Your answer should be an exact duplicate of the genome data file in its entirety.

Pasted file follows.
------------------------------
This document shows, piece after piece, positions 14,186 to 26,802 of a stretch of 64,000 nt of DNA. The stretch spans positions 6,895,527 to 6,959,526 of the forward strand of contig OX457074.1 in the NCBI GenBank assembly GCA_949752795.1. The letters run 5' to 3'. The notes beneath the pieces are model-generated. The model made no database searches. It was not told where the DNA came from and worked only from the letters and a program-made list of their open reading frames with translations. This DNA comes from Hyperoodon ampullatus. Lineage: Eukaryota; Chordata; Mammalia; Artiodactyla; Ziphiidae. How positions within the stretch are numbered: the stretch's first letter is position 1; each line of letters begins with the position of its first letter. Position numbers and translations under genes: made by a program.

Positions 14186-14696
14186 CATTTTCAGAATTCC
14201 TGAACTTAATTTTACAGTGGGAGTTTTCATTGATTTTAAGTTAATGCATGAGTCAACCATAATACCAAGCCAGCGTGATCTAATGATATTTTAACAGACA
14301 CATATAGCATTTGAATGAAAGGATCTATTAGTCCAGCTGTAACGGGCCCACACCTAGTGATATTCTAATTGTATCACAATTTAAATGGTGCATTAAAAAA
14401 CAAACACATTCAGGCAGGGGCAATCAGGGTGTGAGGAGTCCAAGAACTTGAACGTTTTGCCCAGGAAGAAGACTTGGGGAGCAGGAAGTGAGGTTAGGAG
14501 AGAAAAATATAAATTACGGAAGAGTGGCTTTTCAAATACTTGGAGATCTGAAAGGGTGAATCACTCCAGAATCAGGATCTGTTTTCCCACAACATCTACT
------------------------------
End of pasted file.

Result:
This document shows, piece after piece, positions 14,186 to 26,802 of a stretch of 64,000 nt of DNA. The stretch spans positions 6,895,527 to 6,959,526 of the forward strand of contig OX457074.1 in the NCBI GenBank assembly GCA_949752795.1. The letters run 5' to 3'. The notes beneath the pieces are model-generated. The model made no database searches. It was not told where the DNA came from and worked only from the letters and a program-made list of their open reading frames with translations. This DNA comes from Hyperoodon ampullatus. Lineage: Eukaryota; Chordata; Mammalia; Artiodactyla; Ziphiidae. How positions within the stretch are numbered: the stretch's first letter is position 1; each line of letters begins with the position of its first letter. Position numbers and translations under genes: made by a program.

Positions 14186-14696
14186 CATTTTCAGAATTCC
14201 TGAACTTAATTTTACAGTGGGAGTTTTCATTGATTTTAAGTTAATGCATGAGTCAACCATAATACCAAGCCAGCGTGATCTAATGATATTTTAACAGACA
14301 CATATAGCATTTGAATGAAAGGATCTATTAGTCCAGCTGTAACGGGCCCACACCTAGTGATATTCTAATTGTATCACAATTTAAATGGTGCATTAAAAAA
14401 CAAACACATTCAGGCAGGGGCAATCAGGGTGTGAGGAGTCCAAGAACTTGAACGTTTTGCCCAGGAAGAAGACTTGGGGAGCAGGAAGTGAGGTTAGGAG
14501 AGAAAAATATAAATTACGGAAGAGTGGCTTTTCAAATACTTGGAGATCTGAAAGGGTGAATCACTCCAGAATCAGGATCTGTTTTCCCACAACATCTACT